A host of coronavirus restrictions have eased today in NSW allowing more freedoms with both indoor and outdoor gatherings and fewer places residents are required to wear face masks.
Premier Gladys Berejiklian made the announcement Wednesday after a promising streak of no community transmission, with no new cases reported in 11 days.
From 12.01am today, masks were no longer required in supermarkets and are now only compulsory on public transport, in places of worship and in beauty and hair salons, and for hospitality workers.
NSW residents are able to welcome up to 30 people into their homes, while outdoor gatherings are capped at 50, and 300 people are allowed to attend weddings and funerals.
There will be no maximum cap on hospitality venues but they must adhere to the four square metre rule.
Ms Berejiklian said if all goes well, hospitality venues should be able to return to the two square metre rule in two weeks.
“With the easing of restrictions from Friday, that gives [businesses] a great leap of confidence for the next couple of weeks and then beyond that, the high probability of going back to two square metres, I think, should instil everybody with confidence,” she told reporters.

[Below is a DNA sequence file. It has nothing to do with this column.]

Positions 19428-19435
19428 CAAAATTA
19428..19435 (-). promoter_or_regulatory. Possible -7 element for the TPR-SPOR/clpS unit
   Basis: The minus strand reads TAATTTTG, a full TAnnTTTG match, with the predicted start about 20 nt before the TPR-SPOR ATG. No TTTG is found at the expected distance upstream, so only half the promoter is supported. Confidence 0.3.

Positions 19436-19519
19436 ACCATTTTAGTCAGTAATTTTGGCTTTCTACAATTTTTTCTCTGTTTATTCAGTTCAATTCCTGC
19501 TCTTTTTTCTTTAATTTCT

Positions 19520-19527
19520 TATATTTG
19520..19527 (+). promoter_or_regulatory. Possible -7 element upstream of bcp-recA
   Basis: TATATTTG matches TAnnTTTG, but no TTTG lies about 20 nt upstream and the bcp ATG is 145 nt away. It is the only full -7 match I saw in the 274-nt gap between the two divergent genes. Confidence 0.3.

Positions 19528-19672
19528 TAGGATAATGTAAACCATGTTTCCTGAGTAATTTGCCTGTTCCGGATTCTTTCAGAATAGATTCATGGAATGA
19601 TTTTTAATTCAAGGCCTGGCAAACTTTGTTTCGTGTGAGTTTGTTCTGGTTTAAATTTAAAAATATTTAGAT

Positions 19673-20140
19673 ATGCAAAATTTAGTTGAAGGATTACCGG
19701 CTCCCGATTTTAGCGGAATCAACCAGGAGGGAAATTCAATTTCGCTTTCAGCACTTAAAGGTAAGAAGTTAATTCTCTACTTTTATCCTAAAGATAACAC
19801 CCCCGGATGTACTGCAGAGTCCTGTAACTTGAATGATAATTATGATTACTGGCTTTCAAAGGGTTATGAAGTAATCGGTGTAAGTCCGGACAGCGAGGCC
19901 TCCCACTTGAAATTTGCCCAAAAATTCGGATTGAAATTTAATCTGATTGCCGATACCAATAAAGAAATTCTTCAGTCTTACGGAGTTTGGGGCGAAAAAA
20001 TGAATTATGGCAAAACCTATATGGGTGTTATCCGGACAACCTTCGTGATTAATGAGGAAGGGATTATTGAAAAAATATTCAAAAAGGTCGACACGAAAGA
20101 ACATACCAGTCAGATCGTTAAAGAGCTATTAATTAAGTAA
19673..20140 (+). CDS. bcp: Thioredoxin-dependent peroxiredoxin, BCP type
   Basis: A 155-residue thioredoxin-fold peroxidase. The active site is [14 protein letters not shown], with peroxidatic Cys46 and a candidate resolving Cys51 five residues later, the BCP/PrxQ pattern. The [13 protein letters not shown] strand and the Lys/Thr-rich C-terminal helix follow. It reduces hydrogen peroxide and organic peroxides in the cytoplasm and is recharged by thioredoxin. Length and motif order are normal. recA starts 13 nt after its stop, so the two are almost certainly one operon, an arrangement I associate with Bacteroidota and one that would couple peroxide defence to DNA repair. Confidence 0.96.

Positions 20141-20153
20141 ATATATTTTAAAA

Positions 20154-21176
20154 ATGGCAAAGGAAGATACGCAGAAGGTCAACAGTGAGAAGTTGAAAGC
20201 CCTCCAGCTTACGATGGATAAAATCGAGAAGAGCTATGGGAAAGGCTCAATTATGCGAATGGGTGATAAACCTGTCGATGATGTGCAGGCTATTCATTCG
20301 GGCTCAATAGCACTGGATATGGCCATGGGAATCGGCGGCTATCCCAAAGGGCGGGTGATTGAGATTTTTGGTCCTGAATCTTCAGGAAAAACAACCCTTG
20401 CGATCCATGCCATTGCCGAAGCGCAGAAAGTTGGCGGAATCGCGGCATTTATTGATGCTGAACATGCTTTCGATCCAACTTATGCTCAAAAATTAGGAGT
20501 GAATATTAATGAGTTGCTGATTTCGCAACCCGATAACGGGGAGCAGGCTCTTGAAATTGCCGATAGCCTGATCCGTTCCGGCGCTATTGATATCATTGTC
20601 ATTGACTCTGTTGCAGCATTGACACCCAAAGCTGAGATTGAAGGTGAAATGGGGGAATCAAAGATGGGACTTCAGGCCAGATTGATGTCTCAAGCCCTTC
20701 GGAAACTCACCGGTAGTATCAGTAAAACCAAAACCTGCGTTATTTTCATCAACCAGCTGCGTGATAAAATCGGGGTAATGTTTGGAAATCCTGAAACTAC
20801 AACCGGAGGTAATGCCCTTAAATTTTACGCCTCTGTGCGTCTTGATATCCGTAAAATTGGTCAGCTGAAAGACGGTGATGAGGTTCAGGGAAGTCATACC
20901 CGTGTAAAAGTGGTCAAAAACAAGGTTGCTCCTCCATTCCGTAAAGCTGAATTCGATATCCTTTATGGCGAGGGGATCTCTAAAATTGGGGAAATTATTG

She also reminded residents about the importance of remaining vigilant, “because our strategy will only work if people to the right thing”.
It comes as Queensland premier revealed on Thursday the state would be reopening its border to NSW from Monday onwards.
“It has been a really, really long haul, and it has been tough on everybody, but I've always maintained, I have to keep Queenslanders safe ... the NSW border will reopen on the first of February,” Premier Annastacia Palaszczuk told Nine’s Today program.
“It's a great time for families to be reunited, but also, too, for people to plan their holidays. I met with tourism operators yesterday, they're really feeling it at the moment,” she said.
Ms Berejiklian found out about the border opening at the same time as the public as she participated in a radio interview with Ben Fordham on 2GB.
After Fordham passed on the good news, she said it was “fantastic” and would allow families to get together who weren’t able to over the Christmas period.
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